What’s more, Saal notes, doctors don’t pay the full cost of their schooling. The federal government subsidizes medical education through low interest federal loans, the university system itself, and Medicare reimbursements for interns and residents (doctors in training).

Nail salon hazards

Nail salon workers are exposed to a miasma of formaldehyde, toluene, and other known and suspected chemical hazards. The National Radio Project takes a closer look at the potential health effects of working long hours in poorly ventilated salons.

In California, the issue is of special concern to the Vietnamese community. An astonishing two-thirds of nail salon workers in the state are Vietnamese immigrants, most of them women in their childbearing years. Epidemiologists have yet to definitively prove a link between nail salon exposure and chronic disease, but the suspect chemicals have been shown to cause cancer in laboratory animals.

The bottom line is that safer chemicals are available. Activists say that regulators should mandate healthier alternatives now.

This post features links to the best independent, progressive reporting about health care by members of The Media Consortium. It is free to reprint. 

Photo credit: Sam Mugraby (
By Lindsay Beyerstein, Media Consortium blogger


Martha Eberle
Martha Eberle7 years ago

Dr. Andrew Saal is an angel. I'm a nurse, and I've never heard a doctor say that 'medicine is a social commodity, similar to police and fire services." Further, he states that "medical knowledge is social." Medical school is subsidized by the government. Doctors haven't invented the devices they work with, just use them. Doctors should be compensated for their expertise, but not exorbitantly, for the above reasons. Doctors are prima donnas and to hear a doctor put his work in perspective is refreshingly honest.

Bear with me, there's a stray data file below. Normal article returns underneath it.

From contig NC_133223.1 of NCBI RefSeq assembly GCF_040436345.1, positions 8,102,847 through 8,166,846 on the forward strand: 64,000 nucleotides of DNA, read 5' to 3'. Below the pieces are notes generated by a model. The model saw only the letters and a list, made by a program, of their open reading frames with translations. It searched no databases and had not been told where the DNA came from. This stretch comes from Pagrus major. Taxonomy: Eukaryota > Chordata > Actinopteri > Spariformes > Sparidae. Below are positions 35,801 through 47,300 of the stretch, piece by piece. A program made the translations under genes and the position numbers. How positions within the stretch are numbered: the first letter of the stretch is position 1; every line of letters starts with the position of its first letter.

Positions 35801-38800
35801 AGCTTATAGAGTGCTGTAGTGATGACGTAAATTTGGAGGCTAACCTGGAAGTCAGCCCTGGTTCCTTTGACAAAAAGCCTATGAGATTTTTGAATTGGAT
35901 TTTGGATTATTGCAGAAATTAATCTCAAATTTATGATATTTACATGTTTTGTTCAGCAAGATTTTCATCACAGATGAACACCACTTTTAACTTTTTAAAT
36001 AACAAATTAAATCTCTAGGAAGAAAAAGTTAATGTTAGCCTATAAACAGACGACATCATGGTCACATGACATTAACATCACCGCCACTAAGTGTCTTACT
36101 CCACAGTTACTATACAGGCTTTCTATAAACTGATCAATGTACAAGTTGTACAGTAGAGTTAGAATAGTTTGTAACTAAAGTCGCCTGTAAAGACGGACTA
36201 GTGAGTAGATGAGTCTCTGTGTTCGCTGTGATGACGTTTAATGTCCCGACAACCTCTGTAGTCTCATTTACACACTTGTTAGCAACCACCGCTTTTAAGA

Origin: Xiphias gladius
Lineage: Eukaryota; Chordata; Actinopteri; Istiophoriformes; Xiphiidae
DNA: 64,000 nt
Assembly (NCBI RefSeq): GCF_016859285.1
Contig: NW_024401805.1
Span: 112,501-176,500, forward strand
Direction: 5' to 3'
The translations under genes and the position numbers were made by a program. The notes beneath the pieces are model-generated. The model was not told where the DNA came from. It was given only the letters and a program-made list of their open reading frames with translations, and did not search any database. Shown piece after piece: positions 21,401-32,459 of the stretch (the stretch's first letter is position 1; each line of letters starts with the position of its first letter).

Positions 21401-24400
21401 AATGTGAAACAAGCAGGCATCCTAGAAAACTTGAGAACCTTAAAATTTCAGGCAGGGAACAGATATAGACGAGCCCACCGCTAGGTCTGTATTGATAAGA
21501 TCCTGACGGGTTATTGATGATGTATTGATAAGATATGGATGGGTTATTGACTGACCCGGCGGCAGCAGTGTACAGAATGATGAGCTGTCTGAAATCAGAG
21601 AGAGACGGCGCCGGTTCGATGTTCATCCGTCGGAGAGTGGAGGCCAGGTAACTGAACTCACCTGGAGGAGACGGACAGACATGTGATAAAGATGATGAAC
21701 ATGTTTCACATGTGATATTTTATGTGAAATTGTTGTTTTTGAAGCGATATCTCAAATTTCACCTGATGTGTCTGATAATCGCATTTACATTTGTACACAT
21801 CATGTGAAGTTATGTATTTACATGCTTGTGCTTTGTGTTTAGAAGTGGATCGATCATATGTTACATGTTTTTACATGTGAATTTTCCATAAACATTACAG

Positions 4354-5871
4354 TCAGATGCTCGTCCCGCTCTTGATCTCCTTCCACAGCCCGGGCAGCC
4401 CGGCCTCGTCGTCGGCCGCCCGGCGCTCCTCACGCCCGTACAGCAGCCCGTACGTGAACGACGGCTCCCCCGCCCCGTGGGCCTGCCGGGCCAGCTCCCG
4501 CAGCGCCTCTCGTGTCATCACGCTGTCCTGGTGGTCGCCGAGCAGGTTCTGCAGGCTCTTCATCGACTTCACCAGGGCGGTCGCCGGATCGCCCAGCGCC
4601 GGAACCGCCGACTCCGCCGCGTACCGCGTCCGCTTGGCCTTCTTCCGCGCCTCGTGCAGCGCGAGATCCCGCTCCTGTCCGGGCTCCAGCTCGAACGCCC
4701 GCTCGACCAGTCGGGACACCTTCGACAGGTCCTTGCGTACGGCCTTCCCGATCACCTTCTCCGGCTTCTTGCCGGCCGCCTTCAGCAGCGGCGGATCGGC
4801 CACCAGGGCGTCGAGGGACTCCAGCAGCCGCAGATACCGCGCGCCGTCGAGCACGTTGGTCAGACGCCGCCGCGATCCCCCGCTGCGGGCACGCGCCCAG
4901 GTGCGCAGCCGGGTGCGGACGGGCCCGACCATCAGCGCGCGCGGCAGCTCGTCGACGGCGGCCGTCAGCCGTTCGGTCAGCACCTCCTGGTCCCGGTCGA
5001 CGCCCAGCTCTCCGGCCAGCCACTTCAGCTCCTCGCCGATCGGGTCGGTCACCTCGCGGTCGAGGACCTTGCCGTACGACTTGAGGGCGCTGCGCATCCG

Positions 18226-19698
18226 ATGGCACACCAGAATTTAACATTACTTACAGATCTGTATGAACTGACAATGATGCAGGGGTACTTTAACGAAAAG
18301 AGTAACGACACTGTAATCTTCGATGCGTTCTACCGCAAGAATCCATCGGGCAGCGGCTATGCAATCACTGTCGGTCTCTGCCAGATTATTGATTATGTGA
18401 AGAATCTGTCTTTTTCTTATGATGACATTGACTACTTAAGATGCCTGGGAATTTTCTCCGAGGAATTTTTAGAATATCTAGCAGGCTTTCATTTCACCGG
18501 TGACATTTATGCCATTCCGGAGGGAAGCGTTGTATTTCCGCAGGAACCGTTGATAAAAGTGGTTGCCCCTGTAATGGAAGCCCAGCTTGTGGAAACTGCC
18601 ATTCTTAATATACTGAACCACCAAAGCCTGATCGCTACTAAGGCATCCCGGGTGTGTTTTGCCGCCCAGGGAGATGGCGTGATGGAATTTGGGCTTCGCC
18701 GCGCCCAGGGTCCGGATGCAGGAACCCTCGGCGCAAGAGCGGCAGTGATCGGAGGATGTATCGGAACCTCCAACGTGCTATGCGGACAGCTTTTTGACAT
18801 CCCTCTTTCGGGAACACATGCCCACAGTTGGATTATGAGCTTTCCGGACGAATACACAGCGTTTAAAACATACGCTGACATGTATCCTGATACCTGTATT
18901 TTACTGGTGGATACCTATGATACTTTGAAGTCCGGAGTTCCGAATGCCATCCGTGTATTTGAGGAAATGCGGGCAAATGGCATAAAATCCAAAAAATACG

Cristina M.
Cristina M7 years ago

Pro-choice is a right, a woman's right that should not be linked to political nor religious agenda.

Lynn C.
Lynn C7 years ago

Wow! Dr Saal is the epitome of what healing is all about. Our medical issues would not be in the sad state they're in, if there were more doctors with his convictions.
For that matter, ALL of our issues would begin to heal, were there more human beings who were like him.
He has my profound respect.

Pamela H.
Pamela H7 years ago

It's the draconion Tea Party influence at work once again.

Barbara Erdman
Barbara Erdman7 years ago

noted :0

Robby C.
Past Member 7 years ago

Trina & Ira- we (men) are not all like that. I am pro-choice (but would compromise on certain issues, like a viability limit) but when it comes to the woman's life (or rape) I fully support her choice ALL the way to the checkered flag! The woman's body is becoming a vessel & is worth only what's inside for the 9mo she's pregnant- that is OUTLANDISH! So please don't put me in that category of the stubborn jackasses you're speaking of.

Sue T.
Susan T7 years ago

@ Trina again I am so sorry you are so angry. You must have been hurt very bad by someone.

all you are such angrry people.

really are you ever happy?

Obama is against abortion

Sue T.
Susan T7 years ago

@ Trina ... why? What is so bad about this country that you could have in another?
I am so sorry that you have had bad men in your life.
I LOVE my man. It is kinda like a 2 way street like all relationships are supposed to be.
I do what I need to do and he does what he needs to do.

As far as the abortion bill, I think it should be legal....federally it is such a charged issue...and I am pro-choice. idk

John B.
John B7 years ago

This party needs to figure out what the American people want. They need to quit pushing their own agenda and listen to America. What a sickening bunch of rat bastards.

Trina Dewes
Trina Dewes7 years ago

I refuse the pledge of Allegiance because it is a lie and a crock when only a small group is able to to enjoy real FREEDOM and the Majority is still treated as slaves.